Evictions surge at Hialeah’s luxury apartment projects Shoma Village, Pura Vida and Manor

Development wave in blue-collar city creates unaffordability crisis

Evictions Soar at Related, Shoma, Coral’s Hialeah Rentals
Coral Rock Development’s Michael Wohl with Pura Vida Hialeah and Shoma Group's Masoud and Stephanie Shojaee with Shoma Village (Coral Rock Development, Shoma Group, Getty)

Residents in predominantly working-class Hialeah are feeling the squeeze from soaring apartment rents, and some are getting slapped with evictions, following a wave of high-end multifamily construction in the city. 

The development spree has led to a surge in rent, now ranging from $2,050 for a studio to $3,765 for a three-bedroom unit, pricing out residents in the city where the average household income is about $49,000 annually, according to the Miami Herald. The eviction crisis is especially pronounced at the three biggest recent developments –– Pura Vida Hialeah, Shoma Village and Manor Hialeah –– where a total of 165 eviction lawsuits have been filed in the past 20 months, according to analysis by el Nuevo Herald, the Miami Herald’s Spanish language sister publication. 

This has overturned Hialeah’s longtime image as a haven of more affordable apartments for tenants priced out of Miami-Dade County’s prime neighborhood and municipalities. 

In some cases, the same households were sued multiple times for eviction. Generally, this is a tactic landlords use to “pressure tenants to leave,” instead of trying to collect unpaid rent, Juan Pablo Garnham, spokesperson for The Eviction Lab, a housing research group at Princeton University, told the Herald. 

At Shoma Village, 20 tenants have been sued for eviction more than once. Pura Vida sued seven tenants multiple times, and Manor Hialeah sued six tenants more than once. Though most of the complaints were dismissed after tenants caught up on rent, over 30 percent of the suits ended with the eviction of a household or vacancies before a final order was issued. 

Coral Gables-based Shoma Group developed the 304-unit Shoma Village complex with a pair of eight-story buildings at 445 Hialeah Drive. Led by husband-and-wife team Masoud and Stephanie Shojaee, Shoma completed the mixed-use project in 2022.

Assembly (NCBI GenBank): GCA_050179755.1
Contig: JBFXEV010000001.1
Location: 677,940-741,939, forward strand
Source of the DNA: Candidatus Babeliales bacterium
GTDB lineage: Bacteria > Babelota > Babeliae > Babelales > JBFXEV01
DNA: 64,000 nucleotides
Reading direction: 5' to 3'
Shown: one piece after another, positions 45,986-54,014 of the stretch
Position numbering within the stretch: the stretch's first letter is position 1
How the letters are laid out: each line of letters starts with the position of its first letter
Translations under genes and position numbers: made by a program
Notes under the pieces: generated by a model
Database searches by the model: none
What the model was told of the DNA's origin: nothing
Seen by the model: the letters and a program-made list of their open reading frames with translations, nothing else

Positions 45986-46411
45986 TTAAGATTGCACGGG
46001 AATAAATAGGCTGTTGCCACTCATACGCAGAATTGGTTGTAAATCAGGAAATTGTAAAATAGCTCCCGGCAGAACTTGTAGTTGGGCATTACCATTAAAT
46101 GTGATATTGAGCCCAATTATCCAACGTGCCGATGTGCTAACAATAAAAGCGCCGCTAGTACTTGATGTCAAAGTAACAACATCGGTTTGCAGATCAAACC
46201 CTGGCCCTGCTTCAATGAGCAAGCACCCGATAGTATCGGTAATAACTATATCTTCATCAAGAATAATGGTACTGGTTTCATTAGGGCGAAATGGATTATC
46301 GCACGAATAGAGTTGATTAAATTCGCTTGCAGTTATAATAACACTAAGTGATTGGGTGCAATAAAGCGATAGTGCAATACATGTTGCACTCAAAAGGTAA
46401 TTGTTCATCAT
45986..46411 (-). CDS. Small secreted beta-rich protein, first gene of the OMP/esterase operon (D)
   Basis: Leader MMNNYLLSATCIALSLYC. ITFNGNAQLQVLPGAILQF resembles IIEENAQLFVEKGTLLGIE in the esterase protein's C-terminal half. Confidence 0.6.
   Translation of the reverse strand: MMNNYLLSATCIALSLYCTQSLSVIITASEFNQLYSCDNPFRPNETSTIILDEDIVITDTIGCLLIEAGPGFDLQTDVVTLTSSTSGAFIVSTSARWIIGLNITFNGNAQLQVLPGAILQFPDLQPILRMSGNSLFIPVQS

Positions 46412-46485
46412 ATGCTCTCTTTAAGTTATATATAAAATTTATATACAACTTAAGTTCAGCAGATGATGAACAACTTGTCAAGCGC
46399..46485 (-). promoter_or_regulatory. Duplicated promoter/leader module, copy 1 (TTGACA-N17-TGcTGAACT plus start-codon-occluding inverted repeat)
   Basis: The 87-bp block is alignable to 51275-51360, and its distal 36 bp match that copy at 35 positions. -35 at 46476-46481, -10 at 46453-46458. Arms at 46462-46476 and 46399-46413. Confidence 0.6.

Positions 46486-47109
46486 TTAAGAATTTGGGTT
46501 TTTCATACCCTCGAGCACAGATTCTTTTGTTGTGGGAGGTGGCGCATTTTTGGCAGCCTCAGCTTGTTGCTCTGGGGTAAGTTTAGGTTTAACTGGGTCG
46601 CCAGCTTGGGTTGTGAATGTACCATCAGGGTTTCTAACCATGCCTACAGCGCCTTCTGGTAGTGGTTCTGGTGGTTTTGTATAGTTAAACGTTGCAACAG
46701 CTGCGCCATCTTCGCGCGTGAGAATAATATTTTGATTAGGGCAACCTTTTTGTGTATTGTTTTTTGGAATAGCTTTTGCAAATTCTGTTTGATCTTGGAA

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The Pérez family’s Coconut Grove-based Related Group and Jeffrey Soffer’s Aventura-based Fontainebleau Development completed the 642-unit Manor Hialeah at 7218 West Fourth Avenue last year. 

Pura Vida Hialeah consists of 260 units and about 11,000 square feet of retail in three eight-story buildings. Coral Gables-based Coral Rock Development completed Pura Vida at 2901 to 3099 West 16th Avenue and 1571 West 29th Street in 2022. 

Michael Wohl, principal at Coral Rock, told the Herald that he vows to work on the affordable housing crisis through his membership at the Affordable Housing Committee in Hialeah. One option, he added, would be to build mixed-income projects. 

Property managers at Shoma Village and Manor Hialeah declined to comment to the Herald. 

Shoma didn’t immediately return The Real Deal’s request for comment, while Related and Fontainebleau declined to comment. 

They aren’t the only ones to seize on Hialeah. Amid South Florida’s apartment boom, developers often search for untapped markets where few others have built before. And Hialeah, long a blue-collar city largely home to single-family houses and aging apartment buildings, became their prime target. 

Miami Lakes-based Prestige Companies has several completed and planned projects in the city. This includes the planned 114-unit Market Station North with two three-story buildings at 1001 Southeast 11th Street, and the 343-unit Flamingo Village complex and a Mater Academy charter school on a portion of Hialeah Park Racing & Casino. 
Coral Gables-based MG Developer is working on the three-phase Metro Parc project with three 10-story buildings with over 1,500 units. New York-based Baron Property Group is a partner on the first two phases.